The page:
While on .com sites, are you seeing A+ pages?  What graphics are being used?  What features and benefits are being highlighted?  Are videos posted?  Read reviews – good and bad.

Do you see evidence of a social media strategy?  Are they utilizing Facebook, Twitter or Pinterest effectively?  Note Likes and Followers, grab screenshots and document any promotions or special events like a Twitter party.

In general, what is being done to educate the consumer – online or off-line?  And don’t forget to simply Google your competitor.  You’ll be surprised at what you might find posted that will help build your knowledge base.

Put together a compelling pitch based entirely on facts

pitchmanCreate a PowerPoint template that looks as if it came from the competition.  Photoshop a template based on graphics you find online.  This is particularly effective at snaring senior management attention – it seems all the more real when it looks like the competition.

The presentation should have five major sections:

  1. Corporate overview
  2. Why us
  3. Product differentiation
  4. Marketing
  5. Retail landscape

Put all the facts together in a compelling way.  If your competitor is a multi-billion dollar corporation, brag about the scale.  If a small, privately held firm, talk up focus or nimbleness.

Approach the competition’s product line with the mindset of how might they position their brand and offering at this retailer?  What would be their sales pitch to upset your placement?  Dig deep into understanding their product offering.  What’s innovative in their mind?

What can you – as the competitor – bring to the party?  Differentiation?  Better value?  Even if you only use this thought process as a clean sheet of paper exercise, it will force you to think differently.

Remember you are trying to win the business as the competitor at one of your key accounts!  All the shackles of being the incumbent are removed.  One thing to keep in mind, you can’t know what cost or margin the competitor is likely to bring, so don’t tear out your hair trying to figure that out.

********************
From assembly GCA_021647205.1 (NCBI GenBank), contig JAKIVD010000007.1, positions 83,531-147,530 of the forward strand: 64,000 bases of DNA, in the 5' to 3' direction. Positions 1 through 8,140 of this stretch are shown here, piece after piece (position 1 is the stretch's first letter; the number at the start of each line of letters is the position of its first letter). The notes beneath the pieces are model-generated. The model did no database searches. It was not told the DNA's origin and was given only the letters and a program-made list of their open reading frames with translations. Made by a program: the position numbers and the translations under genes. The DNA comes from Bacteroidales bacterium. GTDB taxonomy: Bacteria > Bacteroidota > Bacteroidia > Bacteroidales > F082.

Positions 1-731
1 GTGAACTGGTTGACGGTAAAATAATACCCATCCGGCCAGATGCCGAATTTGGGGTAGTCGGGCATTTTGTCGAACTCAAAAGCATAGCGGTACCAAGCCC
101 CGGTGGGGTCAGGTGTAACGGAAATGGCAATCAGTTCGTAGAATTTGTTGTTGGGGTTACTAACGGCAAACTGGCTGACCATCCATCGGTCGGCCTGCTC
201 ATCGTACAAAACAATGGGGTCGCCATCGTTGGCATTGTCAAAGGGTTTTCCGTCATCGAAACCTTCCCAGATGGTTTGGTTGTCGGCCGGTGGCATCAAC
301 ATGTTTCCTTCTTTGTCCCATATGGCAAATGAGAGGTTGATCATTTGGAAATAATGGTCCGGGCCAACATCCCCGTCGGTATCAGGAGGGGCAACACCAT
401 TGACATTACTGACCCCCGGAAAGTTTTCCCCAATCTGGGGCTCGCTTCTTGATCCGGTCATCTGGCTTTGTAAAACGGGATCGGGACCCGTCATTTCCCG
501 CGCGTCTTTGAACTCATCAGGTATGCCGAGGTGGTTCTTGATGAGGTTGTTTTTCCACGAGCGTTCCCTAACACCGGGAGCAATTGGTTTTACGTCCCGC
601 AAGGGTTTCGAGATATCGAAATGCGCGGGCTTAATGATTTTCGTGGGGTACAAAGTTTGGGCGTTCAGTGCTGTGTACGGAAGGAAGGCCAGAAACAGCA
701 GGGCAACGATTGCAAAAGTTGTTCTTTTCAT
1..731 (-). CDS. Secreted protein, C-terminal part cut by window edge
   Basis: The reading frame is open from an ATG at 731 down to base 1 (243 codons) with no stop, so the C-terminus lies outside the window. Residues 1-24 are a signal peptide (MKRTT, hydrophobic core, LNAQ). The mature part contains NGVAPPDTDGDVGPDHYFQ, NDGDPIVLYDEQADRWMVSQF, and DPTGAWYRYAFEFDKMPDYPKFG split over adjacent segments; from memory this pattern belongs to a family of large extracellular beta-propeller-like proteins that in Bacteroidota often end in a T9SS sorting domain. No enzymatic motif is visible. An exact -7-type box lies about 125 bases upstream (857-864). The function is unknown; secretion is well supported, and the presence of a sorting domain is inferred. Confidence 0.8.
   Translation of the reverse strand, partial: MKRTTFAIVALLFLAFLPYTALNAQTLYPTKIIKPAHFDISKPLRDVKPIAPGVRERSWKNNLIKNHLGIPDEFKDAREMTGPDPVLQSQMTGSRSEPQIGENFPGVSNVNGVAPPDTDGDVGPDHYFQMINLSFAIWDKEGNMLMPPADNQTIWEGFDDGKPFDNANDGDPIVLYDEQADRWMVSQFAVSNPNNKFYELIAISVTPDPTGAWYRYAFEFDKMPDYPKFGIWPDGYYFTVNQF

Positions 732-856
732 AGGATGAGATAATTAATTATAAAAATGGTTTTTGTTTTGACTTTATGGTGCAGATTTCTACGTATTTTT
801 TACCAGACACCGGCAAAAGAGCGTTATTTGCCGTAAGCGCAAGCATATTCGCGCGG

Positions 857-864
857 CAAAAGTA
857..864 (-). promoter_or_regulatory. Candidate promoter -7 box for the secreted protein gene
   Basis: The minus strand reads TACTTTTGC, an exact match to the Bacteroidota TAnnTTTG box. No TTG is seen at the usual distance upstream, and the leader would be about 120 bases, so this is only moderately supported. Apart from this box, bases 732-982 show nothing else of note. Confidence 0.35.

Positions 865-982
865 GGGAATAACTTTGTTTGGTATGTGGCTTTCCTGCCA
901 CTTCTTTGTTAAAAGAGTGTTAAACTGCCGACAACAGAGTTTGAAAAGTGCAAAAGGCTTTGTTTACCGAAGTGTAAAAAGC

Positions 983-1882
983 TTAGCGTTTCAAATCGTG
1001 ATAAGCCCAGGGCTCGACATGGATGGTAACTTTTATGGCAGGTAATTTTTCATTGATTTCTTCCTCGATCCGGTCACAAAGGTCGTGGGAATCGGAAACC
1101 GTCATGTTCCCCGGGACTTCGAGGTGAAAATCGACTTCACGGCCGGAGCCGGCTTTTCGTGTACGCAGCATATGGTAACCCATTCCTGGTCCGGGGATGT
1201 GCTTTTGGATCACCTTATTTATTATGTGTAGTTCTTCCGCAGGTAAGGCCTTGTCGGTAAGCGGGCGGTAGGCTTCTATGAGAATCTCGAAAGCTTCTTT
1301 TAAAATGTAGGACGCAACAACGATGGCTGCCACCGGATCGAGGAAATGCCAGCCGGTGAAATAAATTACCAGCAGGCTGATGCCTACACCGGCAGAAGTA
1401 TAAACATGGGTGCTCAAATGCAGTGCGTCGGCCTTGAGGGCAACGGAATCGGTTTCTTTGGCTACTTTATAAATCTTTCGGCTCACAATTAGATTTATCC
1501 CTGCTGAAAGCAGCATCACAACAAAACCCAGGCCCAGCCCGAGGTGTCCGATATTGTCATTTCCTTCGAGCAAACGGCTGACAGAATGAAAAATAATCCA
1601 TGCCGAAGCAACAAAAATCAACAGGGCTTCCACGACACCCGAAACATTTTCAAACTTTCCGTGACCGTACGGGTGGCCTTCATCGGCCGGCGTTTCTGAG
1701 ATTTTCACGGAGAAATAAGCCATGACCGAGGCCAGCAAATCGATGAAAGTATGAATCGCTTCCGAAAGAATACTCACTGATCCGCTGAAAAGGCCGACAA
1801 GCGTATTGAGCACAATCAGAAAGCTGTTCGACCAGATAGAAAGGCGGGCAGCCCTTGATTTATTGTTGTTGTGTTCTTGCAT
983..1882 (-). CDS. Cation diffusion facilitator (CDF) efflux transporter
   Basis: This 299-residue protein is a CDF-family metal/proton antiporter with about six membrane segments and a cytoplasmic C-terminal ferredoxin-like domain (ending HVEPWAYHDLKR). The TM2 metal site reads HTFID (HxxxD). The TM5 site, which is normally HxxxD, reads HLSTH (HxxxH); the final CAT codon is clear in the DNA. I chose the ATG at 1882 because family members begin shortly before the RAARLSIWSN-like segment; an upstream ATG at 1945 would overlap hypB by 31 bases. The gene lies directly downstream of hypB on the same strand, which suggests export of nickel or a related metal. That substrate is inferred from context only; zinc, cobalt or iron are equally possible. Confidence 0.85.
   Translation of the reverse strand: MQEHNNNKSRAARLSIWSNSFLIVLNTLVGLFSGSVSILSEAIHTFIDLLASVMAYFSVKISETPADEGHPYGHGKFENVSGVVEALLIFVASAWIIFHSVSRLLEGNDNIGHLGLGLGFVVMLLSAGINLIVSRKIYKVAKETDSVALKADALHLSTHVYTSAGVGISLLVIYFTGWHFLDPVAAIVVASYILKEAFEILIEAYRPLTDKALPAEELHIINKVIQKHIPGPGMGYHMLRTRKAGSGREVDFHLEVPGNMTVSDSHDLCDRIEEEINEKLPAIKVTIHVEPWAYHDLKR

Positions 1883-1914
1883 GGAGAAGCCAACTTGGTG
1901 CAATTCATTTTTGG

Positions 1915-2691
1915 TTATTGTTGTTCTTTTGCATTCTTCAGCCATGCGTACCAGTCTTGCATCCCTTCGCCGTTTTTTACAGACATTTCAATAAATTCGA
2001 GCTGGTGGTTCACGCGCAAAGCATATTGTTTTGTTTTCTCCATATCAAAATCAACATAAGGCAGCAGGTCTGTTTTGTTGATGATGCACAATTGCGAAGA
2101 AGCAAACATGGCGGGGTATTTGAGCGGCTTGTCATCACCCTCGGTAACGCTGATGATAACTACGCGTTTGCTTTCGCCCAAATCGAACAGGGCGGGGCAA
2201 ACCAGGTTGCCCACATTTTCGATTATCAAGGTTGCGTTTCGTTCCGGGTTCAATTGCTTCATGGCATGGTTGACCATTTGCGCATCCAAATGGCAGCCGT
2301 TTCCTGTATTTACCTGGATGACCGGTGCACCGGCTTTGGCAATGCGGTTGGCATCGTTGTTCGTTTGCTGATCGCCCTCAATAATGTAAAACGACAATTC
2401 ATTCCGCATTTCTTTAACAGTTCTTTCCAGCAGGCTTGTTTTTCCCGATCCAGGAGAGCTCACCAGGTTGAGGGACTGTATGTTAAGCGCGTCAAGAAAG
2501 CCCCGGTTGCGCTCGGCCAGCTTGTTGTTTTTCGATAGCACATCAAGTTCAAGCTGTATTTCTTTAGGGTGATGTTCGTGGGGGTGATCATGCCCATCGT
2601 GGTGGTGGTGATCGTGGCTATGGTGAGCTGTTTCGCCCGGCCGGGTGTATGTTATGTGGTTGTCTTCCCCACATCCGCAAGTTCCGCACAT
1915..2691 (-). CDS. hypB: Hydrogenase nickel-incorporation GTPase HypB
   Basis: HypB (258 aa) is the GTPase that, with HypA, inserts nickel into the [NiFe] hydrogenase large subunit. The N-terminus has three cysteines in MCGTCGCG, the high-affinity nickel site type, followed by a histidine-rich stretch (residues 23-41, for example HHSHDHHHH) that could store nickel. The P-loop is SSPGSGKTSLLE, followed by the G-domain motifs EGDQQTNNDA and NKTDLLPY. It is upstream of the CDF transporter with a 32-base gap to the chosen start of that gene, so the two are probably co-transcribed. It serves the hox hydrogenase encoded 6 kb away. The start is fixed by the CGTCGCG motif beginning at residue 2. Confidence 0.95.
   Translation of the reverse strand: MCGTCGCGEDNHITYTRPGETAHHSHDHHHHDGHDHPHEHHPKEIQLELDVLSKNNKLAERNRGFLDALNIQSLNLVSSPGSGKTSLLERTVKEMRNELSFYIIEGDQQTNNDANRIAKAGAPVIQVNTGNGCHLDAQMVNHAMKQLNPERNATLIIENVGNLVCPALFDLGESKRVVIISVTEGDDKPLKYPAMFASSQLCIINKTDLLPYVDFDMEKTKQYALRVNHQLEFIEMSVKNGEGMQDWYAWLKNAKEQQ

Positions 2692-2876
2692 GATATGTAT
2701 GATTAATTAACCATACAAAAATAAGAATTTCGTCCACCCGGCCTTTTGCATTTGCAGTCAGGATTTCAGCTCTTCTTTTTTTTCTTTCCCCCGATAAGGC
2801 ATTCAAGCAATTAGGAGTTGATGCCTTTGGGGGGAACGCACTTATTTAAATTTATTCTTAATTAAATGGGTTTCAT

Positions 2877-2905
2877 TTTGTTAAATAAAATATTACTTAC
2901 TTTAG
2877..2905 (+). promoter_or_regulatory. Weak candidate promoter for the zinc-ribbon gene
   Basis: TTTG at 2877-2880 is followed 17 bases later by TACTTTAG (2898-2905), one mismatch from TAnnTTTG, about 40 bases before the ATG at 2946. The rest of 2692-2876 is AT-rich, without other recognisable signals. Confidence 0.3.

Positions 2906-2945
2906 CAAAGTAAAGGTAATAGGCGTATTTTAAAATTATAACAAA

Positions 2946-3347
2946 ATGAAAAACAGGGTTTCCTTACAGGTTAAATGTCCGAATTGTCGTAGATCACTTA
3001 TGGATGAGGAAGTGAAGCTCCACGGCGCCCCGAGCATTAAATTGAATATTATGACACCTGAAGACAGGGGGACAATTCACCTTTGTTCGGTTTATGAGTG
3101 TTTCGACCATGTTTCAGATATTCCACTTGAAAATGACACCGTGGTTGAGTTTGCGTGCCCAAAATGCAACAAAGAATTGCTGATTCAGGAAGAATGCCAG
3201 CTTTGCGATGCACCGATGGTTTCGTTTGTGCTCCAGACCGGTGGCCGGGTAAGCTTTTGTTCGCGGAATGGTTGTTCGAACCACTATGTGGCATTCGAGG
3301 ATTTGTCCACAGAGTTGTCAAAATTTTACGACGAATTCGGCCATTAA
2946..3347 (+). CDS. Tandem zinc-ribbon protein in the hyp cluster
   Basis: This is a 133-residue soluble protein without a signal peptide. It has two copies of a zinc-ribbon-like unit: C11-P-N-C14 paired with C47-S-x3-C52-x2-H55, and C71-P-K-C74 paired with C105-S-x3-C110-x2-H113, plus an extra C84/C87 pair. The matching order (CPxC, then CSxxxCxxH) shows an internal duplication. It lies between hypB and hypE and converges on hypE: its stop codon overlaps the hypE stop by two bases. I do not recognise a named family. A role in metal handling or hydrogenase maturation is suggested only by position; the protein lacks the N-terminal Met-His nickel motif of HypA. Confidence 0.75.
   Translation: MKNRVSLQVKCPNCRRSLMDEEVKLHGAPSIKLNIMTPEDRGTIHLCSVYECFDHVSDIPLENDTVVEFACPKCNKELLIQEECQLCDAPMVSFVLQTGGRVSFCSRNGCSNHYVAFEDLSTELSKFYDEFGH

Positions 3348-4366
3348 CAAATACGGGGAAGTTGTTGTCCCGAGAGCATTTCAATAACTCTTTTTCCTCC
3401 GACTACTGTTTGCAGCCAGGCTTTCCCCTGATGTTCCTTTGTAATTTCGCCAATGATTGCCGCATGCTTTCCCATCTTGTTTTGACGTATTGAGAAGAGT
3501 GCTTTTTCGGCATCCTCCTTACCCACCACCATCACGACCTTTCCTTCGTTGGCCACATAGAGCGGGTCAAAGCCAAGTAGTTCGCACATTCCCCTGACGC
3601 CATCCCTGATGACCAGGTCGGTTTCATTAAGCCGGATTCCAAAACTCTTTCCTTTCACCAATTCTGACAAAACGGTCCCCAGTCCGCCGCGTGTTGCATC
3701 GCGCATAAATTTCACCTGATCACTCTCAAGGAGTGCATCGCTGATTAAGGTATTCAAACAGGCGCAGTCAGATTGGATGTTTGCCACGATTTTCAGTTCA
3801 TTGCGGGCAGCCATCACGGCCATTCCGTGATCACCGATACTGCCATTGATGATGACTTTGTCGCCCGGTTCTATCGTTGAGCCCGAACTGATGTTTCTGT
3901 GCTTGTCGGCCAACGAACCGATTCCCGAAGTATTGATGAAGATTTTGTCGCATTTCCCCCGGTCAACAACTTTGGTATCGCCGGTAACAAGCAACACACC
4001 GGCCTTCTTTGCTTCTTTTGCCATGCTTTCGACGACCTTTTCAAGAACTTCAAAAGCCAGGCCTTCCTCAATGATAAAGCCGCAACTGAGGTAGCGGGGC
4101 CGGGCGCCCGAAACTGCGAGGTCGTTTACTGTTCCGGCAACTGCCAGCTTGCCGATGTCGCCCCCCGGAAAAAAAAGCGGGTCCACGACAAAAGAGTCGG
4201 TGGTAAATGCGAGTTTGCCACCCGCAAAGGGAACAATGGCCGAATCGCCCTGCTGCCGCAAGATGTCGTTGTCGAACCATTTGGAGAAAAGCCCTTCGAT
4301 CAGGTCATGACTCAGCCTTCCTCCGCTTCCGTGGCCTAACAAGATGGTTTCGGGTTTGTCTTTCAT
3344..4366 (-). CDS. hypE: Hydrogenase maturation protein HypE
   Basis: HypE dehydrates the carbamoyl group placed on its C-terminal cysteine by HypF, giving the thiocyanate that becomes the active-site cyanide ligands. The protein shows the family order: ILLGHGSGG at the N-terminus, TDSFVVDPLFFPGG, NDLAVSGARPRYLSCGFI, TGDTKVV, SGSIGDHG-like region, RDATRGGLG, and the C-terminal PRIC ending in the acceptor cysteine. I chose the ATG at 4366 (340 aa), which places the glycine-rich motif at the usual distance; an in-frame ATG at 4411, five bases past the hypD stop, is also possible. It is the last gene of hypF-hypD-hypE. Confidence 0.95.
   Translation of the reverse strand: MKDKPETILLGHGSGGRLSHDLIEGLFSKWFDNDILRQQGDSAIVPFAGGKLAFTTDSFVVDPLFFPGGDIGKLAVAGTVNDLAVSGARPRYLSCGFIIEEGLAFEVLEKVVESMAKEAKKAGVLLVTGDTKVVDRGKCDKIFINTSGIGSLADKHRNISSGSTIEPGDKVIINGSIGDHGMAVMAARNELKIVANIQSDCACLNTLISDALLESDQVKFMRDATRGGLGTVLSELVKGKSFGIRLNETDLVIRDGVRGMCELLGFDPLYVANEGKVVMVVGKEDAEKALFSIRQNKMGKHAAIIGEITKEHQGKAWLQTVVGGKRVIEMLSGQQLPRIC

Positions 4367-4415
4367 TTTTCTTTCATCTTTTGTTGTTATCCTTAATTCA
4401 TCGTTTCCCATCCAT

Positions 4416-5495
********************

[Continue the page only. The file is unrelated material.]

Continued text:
Wrap everything up with lessons learned

get results-keep score-winYou should put as much time and thought into this project as you would to build your own customer presentation.  Work hard to truly understand the key points your competitor will use against you to win the business.  And once you have the best possible pitch built, build out a page or two of lessons learned.

For example, was the story stronger than you expected?  Were you surprised by the strength of the product pitch?  Have you been discounting their innovation, materials or performance for so long you lost sight of what they were really communicating to customers?  Did you discover any new consumer marketing or brand strategies?

Done well, when you are finished with this exercise you will better understand how you can be challenged by the competition at a key retailer.  More importantly, you’ll have the insights you need to build a plan to reduce your risk of losing the business.

“Congratulations! We Are Putting Your Category Up For A Product Line Review.”

4016829091_9228f9fc51The news came by email at 6 pm…our biggest account was putting our category into an unscheduled line review.

Now everything was uncertain…our forecasts, our budgets, our plans.

Suddenly, without warning, we were faced with fighting for our space on the shelf.

Was it really unexpected?

frustrated-with-salesNothing sends a bigger shock wave through an organization than the unexpected line review.

Rumors fly and productivity decreases. Suddenly everyone is focused on “how could we not see this coming.”

Start off by asking yourself what really prompted this line review:

  • Did the retailer’s goals change? Is profit now more important than sales or the opposite? Is the merchant merely driving the corporate message down to you?
  • Was it “time” for a review? Had years past since the last time a formal review was conducted?